** Robert Ludlum died in 2001.

What I think of Dean Koontz

I was watching Odd Thomas, the adaptation of Dean Koontz’s novel starring Anton Yelchin, on Netflix and realised I haven’t read a Koontz novel in years. The last one I remember reading was Night Chills, which I read as a child. Probably the closest I’ve come to reading a Koontz novel lately is watching the movie Phantoms.

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Odd Thomas was an enjoyable movie, a bit cheesy, but entertaining none-the-less. Same could be said of Phantoms. Even though I read Night Chills over 25 years ago, I can still vividly remember a lot of it because of the interesting take on mind control and what it could be used for. So it seems odd that after having had no bad experiences with Koontz’s novels (and movie adaptations) that I wouldn’t have read more of his work. I mean, he didn’t become the sixth highest paid author by accident. And how many other novels do I remember reading that long ago?

Could it be that “no bad experiences” doesn’t exactly act as a glowing recommendation? Is it just that I’ve written him off as an inferior Stephen King clone? Or is it that whenever I think of Dean Koontz I think of this scene from The Family Guy?

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Of course, Koontz isn’t the only author whose career I seem to have glossed over. It is easy to miss an author. With so many great books by so many great authors, the issue becomes one of hours per lifetime. I’ve long held that a lifetime of reading doesn’t amount to many novels read. Don’t believe me? Allow me to mathetise you:

  • Let’s use two averages 50 books per year and 100 books per year.
  • Assume average reading lifespan is between age 10 and 80 = 70 years.
  • Assume you only read any one novel once.
  • Assume that you aren’t tragically hit by a car and can’t read.
  • Thus, in a reading lifetime you can read between 3,500 and 7,000 books.
  • There were over 300,000 books published in the USA last year. Over 8,000 in my home country of Australia.

So we do have to be picky about what we read. You can’t just waste time slogging through a book you aren’t enjoying: that’s valuable reading life you’re wasting! Not to mention your poor brain being haunted by the experience. Glossing over authors who could possibly be entertaining me greatly in service of finishing that award winning novel literature professors deemed important, is madness. Dying knowing that you had read all of the Harry Potter books would be far more satisfying that dying from sheer boredom in the middle of War and Peace.

Reviews and recommendations obviously become very important here. Being picky about what you read has to come from good advice. That’s why I post reviews of books I’ve enjoyed. Hopefully I’ll help others find something to read that won’t make them regret paying money for. Movie adaptations are part of this recommendation process. Despite the movies always being worse than the book (except when they aren’t) you do get an impression of the book and whether it would be worth reading. I mean, nothing like taking 15 hours of entertainment and squeezing it into 2 hours to help avoid bad books. Odd Thomas recommended its source material enough to make me question my entire accidental Koontz avoidance. I Am Number Four made me erroneously assume you couldn’t write a worse book. The Bourne Identity made me question if they knew it was meant to be based on a book.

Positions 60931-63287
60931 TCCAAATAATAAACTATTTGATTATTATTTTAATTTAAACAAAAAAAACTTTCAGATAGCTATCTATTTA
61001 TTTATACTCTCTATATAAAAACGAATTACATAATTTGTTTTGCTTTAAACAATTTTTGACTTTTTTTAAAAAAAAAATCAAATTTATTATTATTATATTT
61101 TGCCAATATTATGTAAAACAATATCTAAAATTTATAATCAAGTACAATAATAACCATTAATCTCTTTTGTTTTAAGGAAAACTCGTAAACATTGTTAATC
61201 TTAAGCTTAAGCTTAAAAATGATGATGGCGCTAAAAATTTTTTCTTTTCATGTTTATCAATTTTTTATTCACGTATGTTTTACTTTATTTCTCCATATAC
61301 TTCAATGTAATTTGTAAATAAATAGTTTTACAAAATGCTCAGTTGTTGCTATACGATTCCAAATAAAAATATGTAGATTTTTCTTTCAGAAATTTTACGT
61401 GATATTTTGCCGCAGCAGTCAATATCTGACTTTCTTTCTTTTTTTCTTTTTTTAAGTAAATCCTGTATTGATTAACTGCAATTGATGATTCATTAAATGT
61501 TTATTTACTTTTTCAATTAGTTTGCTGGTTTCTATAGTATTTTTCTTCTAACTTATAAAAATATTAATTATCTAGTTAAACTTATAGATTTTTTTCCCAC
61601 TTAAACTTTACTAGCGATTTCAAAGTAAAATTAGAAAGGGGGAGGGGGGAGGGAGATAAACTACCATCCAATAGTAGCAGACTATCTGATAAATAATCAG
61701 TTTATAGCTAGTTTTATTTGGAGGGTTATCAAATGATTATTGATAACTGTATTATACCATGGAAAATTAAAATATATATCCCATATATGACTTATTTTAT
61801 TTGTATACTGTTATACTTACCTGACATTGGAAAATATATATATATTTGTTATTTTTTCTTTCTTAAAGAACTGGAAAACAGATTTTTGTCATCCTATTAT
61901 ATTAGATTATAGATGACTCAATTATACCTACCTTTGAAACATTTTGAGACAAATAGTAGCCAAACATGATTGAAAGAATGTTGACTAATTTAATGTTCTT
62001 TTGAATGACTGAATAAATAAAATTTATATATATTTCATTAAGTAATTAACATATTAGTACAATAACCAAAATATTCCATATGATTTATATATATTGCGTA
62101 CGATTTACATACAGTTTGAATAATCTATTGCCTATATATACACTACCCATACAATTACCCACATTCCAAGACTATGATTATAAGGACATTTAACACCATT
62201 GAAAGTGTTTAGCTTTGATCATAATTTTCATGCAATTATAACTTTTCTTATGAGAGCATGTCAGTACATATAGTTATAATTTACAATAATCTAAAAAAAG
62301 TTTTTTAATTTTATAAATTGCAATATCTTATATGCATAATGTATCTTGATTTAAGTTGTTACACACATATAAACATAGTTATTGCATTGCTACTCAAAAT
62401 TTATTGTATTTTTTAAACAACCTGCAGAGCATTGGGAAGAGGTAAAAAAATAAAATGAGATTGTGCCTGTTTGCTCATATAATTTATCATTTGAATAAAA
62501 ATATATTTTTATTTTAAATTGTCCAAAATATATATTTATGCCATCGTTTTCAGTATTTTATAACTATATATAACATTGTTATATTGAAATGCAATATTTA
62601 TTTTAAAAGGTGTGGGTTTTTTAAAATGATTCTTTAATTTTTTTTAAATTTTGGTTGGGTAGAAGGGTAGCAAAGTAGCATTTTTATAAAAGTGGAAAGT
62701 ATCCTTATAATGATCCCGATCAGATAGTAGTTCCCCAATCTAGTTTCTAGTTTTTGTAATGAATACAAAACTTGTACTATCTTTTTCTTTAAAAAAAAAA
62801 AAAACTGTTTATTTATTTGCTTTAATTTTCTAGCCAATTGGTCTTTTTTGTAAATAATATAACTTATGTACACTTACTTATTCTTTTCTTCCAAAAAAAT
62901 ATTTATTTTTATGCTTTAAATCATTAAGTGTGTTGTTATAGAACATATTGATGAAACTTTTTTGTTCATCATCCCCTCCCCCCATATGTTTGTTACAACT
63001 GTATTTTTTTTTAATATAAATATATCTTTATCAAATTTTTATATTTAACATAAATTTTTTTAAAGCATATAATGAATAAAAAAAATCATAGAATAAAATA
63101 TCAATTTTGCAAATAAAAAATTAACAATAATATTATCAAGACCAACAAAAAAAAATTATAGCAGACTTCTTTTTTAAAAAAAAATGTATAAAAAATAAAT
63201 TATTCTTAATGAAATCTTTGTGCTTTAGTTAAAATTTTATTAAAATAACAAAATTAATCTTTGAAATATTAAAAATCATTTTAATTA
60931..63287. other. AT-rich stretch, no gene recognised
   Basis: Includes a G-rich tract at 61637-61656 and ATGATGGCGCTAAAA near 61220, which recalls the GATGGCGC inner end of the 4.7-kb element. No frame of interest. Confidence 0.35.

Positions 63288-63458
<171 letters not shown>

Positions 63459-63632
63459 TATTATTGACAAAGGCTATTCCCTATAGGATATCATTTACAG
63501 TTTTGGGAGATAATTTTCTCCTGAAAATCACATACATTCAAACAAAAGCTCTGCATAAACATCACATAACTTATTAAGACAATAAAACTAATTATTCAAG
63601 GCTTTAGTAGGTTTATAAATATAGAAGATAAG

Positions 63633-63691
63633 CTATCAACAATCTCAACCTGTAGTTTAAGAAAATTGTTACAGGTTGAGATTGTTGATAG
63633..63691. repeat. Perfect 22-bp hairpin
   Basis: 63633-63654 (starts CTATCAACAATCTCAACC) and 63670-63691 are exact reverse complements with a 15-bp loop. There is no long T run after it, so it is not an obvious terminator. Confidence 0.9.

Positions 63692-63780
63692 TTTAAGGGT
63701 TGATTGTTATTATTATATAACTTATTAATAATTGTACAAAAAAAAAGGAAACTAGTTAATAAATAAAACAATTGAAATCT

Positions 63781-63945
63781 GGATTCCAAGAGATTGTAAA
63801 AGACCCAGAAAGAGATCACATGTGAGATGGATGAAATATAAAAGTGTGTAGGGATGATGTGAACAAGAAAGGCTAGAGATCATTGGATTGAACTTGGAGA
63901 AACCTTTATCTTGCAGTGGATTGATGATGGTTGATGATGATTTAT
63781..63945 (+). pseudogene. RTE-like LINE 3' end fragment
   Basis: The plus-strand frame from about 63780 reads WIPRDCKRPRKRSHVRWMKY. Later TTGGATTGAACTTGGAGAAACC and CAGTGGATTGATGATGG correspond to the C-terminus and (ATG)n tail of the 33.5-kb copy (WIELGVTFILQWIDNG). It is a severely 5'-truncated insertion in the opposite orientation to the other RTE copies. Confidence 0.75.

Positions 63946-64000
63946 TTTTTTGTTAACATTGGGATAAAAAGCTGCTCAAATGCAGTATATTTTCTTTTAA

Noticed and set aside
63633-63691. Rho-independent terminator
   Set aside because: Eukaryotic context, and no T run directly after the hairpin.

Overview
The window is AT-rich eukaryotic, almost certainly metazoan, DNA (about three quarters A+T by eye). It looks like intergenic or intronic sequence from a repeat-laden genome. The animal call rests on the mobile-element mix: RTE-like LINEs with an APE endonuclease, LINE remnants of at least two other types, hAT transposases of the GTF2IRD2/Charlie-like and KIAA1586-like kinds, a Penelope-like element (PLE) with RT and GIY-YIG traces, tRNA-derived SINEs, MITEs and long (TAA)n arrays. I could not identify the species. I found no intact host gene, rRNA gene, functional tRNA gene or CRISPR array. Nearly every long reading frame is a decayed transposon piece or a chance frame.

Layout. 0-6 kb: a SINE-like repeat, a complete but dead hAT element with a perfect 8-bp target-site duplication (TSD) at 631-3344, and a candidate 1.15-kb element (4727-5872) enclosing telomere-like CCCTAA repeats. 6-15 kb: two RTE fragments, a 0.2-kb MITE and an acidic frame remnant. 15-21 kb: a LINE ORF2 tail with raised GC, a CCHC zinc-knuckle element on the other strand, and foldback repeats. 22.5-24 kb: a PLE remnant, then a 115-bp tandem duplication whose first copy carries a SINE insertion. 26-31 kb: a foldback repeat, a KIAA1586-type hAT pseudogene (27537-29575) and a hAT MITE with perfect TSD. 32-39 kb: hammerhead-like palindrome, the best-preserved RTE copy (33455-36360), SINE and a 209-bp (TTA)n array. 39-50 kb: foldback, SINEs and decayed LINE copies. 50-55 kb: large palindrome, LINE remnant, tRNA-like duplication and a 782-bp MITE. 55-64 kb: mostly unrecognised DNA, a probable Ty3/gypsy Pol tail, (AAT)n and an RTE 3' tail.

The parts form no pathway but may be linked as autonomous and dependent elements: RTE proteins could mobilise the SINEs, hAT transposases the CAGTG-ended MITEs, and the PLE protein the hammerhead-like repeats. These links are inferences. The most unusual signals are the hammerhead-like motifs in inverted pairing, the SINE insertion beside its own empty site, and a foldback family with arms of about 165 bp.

Maybe I should read Odd Thomas, or one of the other hundred odd novels Koontz has written. Maybe I should see if the author who managed to write something that lingers in my memory decades later is able to leave that sort of impression again. Maybe I should see how faithful the movie adaptation was and how suited Anton Yelchin was to the role. 

Or I could continue to avoid reading Koontz’s books. You know, whatever.

Book vs Movie: The Princess Bride – What’s the difference?

A much loved book and a classic movie: this month CineFix tackle the differences between the tree and silver halide versions of The Princess Bride by William Goldman.

Many years ago my sister was kind enough to force me to read The Princess Bride. Of course I was a fan of the movie; despite never doing the fancy dress thing for parties I have worn an Inigo Montoya name badge, so yes, I was a fan. But for some reason at the time I had this strange idea that if I had seen the movie then there wasn’t much point in reading the book. I mean, how different could they be?*

Long story short, The Princess Bride is one of my favourite novels, ranking up there with Good Omens and Hitchhikers Guide to the Galaxy. The What’s the Difference? video only makes passing mention to the style of the novel, which is as much about making an abridged version of the original S. Morgenstern novel, as it is about the adventures of Westley and Princess Buttercup. Having to edit out the endless chapters describing trees, the difficult negotiations required to secure the rights to do the abridgement over Florin native Stephen King (who ends up securing the rights to the sequel, Buttercup’s Baby), and generally only including the good parts, are key to the novel. Just about all of this was dropped from the movie, because meta-humour would be too confusing to audiences (trust me, people still don’t understand Inception for some reason). So the novel is quite different from the movie. Read it.

On the subject of the above video, it is interesting in this instance that William Goldman wrote the book and the screenplay. So we are able to see how Goldman has zeroed in on the important parts of the narrative to simplify the movie. Because movie audiences aren’t like us sophisticated book readers. In the anniversary edition of the book, Goldman notes how pleased he was with the movie, particularly the casting that brought the book to life. No mention was made of the budget blow-outs due to Andre The Giant’s alcohol consumption.

*Hence the reason I share this fantastic video series each month: it is my penance for such poor thinking.